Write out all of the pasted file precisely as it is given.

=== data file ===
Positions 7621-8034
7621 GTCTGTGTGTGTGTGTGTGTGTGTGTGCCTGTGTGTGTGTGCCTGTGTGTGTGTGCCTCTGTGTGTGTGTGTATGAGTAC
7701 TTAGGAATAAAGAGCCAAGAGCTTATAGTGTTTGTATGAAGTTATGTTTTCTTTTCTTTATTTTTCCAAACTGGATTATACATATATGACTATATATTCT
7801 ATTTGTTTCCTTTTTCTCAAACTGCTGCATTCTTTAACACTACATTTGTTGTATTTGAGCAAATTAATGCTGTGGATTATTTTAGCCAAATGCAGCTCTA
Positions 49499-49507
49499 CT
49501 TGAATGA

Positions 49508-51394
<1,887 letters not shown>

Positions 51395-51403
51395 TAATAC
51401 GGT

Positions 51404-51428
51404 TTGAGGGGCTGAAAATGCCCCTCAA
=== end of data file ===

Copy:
Positions 7621-8034
7621 GTCTGTGTGTGTGTGTGTGTGTGTGTGCCTGTGTGTGTGTGCCTGTGTGTGTGTGCCTCTGTGTGTGTGTGTATGAGTAC
7701 TTAGGAATAAAGAGCCAAGAGCTTATAGTGTTTGTATGAAGTTATGTTTTCTTTTCTTTATTTTTCCAAACTGGATTATACATATATGACTATATATTCT
7801 ATTTGTTTCCTTTTTCTCAAACTGCTGCATTCTTTAACACTACATTTGTTGTATTTGAGCAAATTAATGCTGTGGATTATTTTAGCCAAATGCAGCTCTA
Positions 49499-49507
49499 CT
49501 TGAATGA

Positions 49508-51394
<1,887 letters not shown>

Positions 51395-51403
51395 TAATAC
51401 GGT

Positions 51404-51428
51404 TTGAGGGGCTGAAAATGCCCCTCAA